State contained 188 schools, including 2 colleges with high schools
attached, 16 Anglo-vernacular schools, and 170 village schools. The
present Maharaja has always shown a special interest in the spread of
education among girls as well as among boys. The ordinary educa-
tional institutions in 1902-3 included two Arts colleges at Lashkar and
Ujjain with high schools attached to them, a high school at Morar, and
323 village schools. Besides these, many special schools have been
opened, including a service school for training officials, a Sardārs'
school and a Sardars' daughters' school for the children of State
Sardars, a military school, and engineering and other special classes.
Gwalior stands fairly high as regards the literacy of its population, of
whom 24 per cent. (4 males and oi females) were able to read and
write in 1901. The total number of pupils in 1902-3 was 3,050, of
whom 850 were girls, and the total expenditure was 2-4 lakhs. English
education is chiefly confined to the Brahmans, Marathas, Rajputs,
Muhammadans, and Jains. The Gwalior Gazette, published weekly,
is an official publication containing State orders and general news
from other newspapers.
A Medical department was first organized in 1887, and since that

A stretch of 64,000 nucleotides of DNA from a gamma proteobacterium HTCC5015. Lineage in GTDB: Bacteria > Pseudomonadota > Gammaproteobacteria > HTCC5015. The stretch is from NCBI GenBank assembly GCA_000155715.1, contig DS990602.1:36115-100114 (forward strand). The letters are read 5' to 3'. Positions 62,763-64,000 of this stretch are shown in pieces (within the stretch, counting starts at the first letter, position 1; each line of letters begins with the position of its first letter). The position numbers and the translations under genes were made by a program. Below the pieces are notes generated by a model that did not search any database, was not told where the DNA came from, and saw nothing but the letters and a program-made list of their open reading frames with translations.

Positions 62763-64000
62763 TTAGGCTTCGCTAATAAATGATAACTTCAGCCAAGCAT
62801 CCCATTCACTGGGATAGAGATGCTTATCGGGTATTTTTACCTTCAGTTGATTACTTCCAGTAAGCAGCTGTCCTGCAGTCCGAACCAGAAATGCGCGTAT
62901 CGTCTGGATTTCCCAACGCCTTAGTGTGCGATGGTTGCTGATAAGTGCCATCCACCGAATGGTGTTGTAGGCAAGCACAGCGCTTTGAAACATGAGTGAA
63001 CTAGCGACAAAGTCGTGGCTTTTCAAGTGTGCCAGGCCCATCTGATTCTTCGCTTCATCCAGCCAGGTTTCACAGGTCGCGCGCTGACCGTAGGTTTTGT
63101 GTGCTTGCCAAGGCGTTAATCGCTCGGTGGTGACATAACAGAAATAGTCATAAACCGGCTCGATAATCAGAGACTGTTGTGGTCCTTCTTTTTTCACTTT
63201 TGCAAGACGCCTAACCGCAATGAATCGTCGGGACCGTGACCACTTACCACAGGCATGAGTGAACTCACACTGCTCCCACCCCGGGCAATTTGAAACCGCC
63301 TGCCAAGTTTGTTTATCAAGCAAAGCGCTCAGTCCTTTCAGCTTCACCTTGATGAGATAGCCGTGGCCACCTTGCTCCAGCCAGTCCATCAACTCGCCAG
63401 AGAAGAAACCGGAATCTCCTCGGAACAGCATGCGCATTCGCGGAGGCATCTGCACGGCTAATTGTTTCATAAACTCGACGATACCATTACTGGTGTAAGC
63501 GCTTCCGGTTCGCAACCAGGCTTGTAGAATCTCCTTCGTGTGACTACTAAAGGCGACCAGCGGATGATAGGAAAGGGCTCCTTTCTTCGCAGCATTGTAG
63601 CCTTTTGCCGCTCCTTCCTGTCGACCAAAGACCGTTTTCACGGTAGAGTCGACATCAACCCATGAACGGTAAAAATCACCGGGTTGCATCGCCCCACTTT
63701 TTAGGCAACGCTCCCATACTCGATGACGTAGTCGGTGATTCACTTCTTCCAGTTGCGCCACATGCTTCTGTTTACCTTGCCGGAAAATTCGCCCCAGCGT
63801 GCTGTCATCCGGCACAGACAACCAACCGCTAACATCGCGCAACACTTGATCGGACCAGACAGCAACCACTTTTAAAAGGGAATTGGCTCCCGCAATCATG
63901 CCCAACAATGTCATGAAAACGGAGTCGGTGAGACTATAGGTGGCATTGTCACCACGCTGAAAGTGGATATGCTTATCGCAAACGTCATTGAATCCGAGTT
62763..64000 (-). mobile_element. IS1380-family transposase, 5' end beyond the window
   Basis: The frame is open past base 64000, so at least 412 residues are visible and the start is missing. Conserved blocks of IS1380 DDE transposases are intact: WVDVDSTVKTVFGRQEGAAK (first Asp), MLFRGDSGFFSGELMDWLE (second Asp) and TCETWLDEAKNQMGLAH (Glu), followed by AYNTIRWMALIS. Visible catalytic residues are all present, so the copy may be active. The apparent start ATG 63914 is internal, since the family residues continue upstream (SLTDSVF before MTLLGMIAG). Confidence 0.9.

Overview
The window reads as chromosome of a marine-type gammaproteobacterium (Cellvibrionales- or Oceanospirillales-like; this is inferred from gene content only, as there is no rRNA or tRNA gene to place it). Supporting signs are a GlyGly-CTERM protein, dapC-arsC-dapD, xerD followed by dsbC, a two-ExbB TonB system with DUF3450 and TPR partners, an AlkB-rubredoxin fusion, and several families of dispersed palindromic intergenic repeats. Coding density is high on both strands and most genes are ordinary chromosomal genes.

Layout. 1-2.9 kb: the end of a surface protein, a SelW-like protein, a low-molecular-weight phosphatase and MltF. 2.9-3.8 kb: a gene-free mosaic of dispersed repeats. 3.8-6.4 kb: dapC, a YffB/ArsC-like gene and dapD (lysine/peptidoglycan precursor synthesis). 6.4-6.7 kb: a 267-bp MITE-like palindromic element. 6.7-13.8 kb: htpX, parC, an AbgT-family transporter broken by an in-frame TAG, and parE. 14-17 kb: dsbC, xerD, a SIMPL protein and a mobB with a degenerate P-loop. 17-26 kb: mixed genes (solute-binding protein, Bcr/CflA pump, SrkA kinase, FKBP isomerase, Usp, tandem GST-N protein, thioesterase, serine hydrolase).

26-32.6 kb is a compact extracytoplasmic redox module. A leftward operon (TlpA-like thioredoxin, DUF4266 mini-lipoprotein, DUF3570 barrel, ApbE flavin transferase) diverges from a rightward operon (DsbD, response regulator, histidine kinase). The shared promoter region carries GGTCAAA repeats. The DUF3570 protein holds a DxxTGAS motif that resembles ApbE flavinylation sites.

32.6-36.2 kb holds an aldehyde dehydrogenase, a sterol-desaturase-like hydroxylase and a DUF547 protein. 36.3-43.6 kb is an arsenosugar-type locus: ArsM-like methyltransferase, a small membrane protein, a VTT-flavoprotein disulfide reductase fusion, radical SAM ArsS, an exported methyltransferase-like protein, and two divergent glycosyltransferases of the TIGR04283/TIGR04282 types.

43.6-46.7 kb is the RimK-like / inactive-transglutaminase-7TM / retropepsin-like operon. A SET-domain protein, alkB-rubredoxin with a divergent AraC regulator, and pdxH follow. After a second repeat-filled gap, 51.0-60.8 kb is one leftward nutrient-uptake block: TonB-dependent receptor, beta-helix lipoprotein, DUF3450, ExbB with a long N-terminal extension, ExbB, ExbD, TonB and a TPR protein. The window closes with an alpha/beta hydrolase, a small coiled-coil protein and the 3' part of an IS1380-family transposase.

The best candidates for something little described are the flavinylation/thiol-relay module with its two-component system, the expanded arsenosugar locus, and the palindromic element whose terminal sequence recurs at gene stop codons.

date hospitals and dispensaries have been opened in various parts of
the State, with accommodation for 380 in-patients. In 1903 the
number of cases treated was 258,394, including 3,398 in-patients, and
11,413 operations were performed. A women's ward is attached to the
Jayaji Rao Hospital at Lasbkar, in connexion with which a class for
midwifery is carried on. The total cost of the department in r902-3
was 1.6 lak.hs.
Vaccination is regularly carried out and has increased rapidly. In
r903 the number of persons successfully vaccinated was 69,ooo,
representing 23 per 1,ooo of the population.
(J. Grant Duff: History of the Mahrattas, 3 vols. (1826).-H. G.
Keene : Madhava Rao Sindhia (Oxford, 1891).-H. Compton :
Military Adventurers of Hindustan (1892).-T. D. Broughton : Letters
written in a Mahratta Camp (1813, new ed. 1892).-Kaye and Malleson
History of the Indian Mutiny, vols. iii and v.]
Gwalior Gird.-District of the Gwalior State, Central India, sur-
rounding the city of Lashkar, and lying between 25° 44′ and 26° 25′ N.
and 77° 45′ and 78° 43′ E., with an area of x,513 square miles. It is
bounded, except on the east and south-east, where it meets the borders
of Datiā State, by other districts of Gwalior. The district, except for
an outcrop of Vindhyan sandstone near Gwalior city, consists of a level
alluvial plain. It is traversed by no rivers of any size, but the Sind
flows along the eastern boundary. The population in 1901 was 323,693,
giving a density of 246 persons per square mile. The district contains
three towns, LASHKAR (population, including the Brigade, ro2,626),